Despite its many benefits, remote working doesn’t suit everyone.
- Remote working can leave some people feeling isolated or lonely. If you aren’t physically in the same room as your colleagues, it can be hard to feel like a key member of the team.
- We also often underestimate the importance of incidental communications to our mental wellbeing.
- What do we mean by this? We’re talking about the exchange of a few words at the printer or the coffee machine, a word of reassurance or praise from a colleague, or a joke in the staff room as you eat your lunch. It’s not even just about the usual office interactions – it could be as simple as the things you see or the people you meet on your way to work. This might be a smile or comment from your favourite local barista, a chat with the security guard as you enter the office, or a greeting from the conductor on the train. Ultimately, we’re social animals who need these daily interactions for the good of our mental and emotional wellbeing.
- When working at home, it can be easy to get distracted by aspects of your home life. This might include your children playing together in the next room, your partner or housemate chatting to you, or household jobs that need doing, e.g., sorting the washing, unloading the dishwasher, or tidying your living space. It can be hard to mentally ‘go to work’ if you’re not leaving the house.
- Owing to the blurred lines between personal and professional life that often occur if you’re working from home, it can be helpful to create a sense of separation between your work and your leisure. If where you live is restricted in terms of space, this may not always be possible, but there are smaller measures you can take to stop your work from overflowing into your home life. In these circumstances where physical separation is more difficult, this might be as simple as shutting your laptop down and putting it away at the end of the working day or perhaps tidying your desk and closing your notepad with your to-do list inside.[Ref 4]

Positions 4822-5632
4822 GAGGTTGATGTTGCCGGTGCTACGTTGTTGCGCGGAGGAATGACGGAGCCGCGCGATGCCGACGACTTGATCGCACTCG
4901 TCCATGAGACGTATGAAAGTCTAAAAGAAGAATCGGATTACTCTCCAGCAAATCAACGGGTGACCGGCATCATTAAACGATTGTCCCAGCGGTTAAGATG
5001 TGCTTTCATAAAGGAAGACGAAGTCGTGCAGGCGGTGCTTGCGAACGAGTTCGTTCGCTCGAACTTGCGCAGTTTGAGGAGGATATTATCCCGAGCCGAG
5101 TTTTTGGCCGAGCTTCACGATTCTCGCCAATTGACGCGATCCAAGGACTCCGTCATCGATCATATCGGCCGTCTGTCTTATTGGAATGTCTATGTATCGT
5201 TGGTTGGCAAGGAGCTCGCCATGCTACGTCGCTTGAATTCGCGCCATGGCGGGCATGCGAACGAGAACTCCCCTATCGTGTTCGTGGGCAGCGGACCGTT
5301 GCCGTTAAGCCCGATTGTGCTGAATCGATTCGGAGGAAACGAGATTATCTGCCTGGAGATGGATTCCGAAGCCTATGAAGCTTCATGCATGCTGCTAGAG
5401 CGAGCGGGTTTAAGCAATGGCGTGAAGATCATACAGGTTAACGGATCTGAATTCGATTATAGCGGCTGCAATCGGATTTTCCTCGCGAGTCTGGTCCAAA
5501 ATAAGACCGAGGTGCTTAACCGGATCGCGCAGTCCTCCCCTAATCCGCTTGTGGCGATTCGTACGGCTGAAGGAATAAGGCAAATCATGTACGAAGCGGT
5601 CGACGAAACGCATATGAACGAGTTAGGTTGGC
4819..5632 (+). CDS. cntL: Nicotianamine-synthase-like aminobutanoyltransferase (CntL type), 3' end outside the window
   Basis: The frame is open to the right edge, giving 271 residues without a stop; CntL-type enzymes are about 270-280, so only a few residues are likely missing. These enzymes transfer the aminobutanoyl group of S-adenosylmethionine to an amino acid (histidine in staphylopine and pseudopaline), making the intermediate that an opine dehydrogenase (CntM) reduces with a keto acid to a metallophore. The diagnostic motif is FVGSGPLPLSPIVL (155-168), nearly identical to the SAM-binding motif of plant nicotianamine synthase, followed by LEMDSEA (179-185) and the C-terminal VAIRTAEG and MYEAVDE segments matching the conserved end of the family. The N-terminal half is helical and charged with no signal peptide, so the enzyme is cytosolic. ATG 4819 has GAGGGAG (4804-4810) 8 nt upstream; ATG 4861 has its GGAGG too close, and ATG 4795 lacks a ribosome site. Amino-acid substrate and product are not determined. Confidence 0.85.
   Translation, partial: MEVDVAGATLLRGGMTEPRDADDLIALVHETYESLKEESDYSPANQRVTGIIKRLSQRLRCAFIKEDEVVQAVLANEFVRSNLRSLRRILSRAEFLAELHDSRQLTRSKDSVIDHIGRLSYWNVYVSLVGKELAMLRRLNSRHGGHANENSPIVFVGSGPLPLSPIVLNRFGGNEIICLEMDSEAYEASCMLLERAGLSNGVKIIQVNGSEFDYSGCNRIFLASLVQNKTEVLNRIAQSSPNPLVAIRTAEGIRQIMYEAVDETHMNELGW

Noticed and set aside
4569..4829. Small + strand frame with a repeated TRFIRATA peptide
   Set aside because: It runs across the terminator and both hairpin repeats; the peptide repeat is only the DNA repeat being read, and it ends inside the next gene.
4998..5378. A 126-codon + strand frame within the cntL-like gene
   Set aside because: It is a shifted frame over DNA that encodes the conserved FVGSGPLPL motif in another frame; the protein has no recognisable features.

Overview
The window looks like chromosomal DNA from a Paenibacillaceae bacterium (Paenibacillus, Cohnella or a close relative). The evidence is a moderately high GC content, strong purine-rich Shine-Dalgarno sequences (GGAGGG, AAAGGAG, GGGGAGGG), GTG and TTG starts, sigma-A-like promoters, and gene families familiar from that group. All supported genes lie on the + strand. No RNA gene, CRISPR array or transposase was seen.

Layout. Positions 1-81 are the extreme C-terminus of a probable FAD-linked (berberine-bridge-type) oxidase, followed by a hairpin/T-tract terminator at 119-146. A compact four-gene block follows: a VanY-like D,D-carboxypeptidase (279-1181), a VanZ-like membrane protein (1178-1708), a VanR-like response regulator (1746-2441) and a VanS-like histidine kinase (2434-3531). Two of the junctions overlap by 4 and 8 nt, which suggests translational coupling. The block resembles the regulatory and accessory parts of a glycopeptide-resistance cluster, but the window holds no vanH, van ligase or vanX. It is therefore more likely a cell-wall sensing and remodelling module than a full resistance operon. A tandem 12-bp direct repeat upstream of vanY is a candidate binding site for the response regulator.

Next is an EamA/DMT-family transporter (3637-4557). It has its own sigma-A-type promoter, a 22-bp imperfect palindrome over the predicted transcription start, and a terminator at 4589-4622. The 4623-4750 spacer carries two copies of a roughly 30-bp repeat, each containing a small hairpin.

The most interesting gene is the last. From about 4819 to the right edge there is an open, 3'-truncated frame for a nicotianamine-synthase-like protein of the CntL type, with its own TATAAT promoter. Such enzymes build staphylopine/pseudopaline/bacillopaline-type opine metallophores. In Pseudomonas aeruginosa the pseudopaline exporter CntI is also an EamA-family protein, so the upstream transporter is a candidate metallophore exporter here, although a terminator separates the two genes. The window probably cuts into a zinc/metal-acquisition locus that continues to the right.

- When you’re trying to switch off at the end of the day, it can be hard to physically separate yourself from your job, which might also result in a mental struggle to put your work to one side. If you’re finding this difficult, you could aim to confine work to a specific area of your home and close the door on it after a set time, just like you would if you were leaving the office. Although it can be tempting (and, depending on the space you have available, often necessary) to work from your sitting room or kitchen, if your living environment allows, having a designated workspace that doesn’t mix with other areas of your home is a great idea.
What are the consequences of work-life imbalance?
- Work-life imbalance can lead to a feeling of loss of control over both personal and professional lives.
- It can result in reduced time for self-care, maintaining relationships, personal growth, and other activities that add joy to life.
- This leads to forgetfulness, impaired concentration, and a lack of focus.
- Continuously feeling stressed and anxious ultimately develops into prolonged irritability, anger, and detachment from others.
- Those suffering from a work-life imbalance might become more cynical or critical at work and home.
- A poor work-life balance results in the prolonged activation of the overall stress response which weakens the immune system, making one more vulnerable to sickness and disease.
- In addition, stressed people are often more likely to turn to alcohol or substance use as a coping mechanism, which can further exacerbate health problems and negatively impact overall wellbeing.
Overall, the causes and consequences of a work-life imbalance are manifold, and it’s important that every working individual is able to find a better balance, no matter the job or the person. In Part 2 of our Work-Life Balance series, you’ll learn how to turn the tides on your work-life imbalance, ensuring you’re equipped to thrive at both work and home.
- Iona Lupu and Mayra Ruiz-Castro, ‘Work-Life Balance Is a Cycle, Not an Achievement’, Harvard Business Review.
- Rick Hughes book, ‘Get a Life!’.
- Walter Orechwa, ‘How Workplace Flexibility Improves Work-Life Balance?’.
- ‘Flexible working hours can benefit work-life balance, businesses and productivity’, International Labour Organisation.